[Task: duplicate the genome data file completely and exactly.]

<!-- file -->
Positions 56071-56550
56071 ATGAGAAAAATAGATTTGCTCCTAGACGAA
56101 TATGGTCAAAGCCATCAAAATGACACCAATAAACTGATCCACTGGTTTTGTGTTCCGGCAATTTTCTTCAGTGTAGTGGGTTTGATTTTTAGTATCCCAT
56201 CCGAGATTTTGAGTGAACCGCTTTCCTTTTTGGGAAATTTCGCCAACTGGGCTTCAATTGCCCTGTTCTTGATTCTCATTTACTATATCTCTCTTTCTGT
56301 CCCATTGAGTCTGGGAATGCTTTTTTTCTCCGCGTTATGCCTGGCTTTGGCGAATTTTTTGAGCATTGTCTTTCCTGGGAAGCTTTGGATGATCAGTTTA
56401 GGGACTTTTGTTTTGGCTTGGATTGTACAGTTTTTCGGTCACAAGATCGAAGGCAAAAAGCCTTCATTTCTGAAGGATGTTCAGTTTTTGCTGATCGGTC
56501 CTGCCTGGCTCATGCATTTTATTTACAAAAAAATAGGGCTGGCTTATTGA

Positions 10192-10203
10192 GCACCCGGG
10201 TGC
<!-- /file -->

Positions 56071-56550
56071 ATGAGAAAAATAGATTTGCTCCTAGACGAA
56101 TATGGTCAAAGCCATCAAAATGACACCAATAAACTGATCCACTGGTTTTGTGTTCCGGCAATTTTCTTCAGTGTAGTGGGTTTGATTTTTAGTATCCCAT
56201 CCGAGATTTTGAGTGAACCGCTTTCCTTTTTGGGAAATTTCGCCAACTGGGCTTCAATTGCCCTGTTCTTGATTCTCATTTACTATATCTCTCTTTCTGT
56301 CCCATTGAGTCTGGGAATGCTTTTTTTCTCCGCGTTATGCCTGGCTTTGGCGAATTTTTTGAGCATTGTCTTTCCTGGGAAGCTTTGGATGATCAGTTTA
56401 GGGACTTTTGTTTTGGCTTGGATTGTACAGTTTTTCGGTCACAAGATCGAAGGCAAAAAGCCTTCATTTCTGAAGGATGTTCAGTTTTTGCTGATCGGTC
56501 CTGCCTGGCTCATGCATTTTATTTACAAAAAAATAGGGCTGGCTTATTGA

Positions 10192-10203
10192 GCACCCGGG
10201 TGC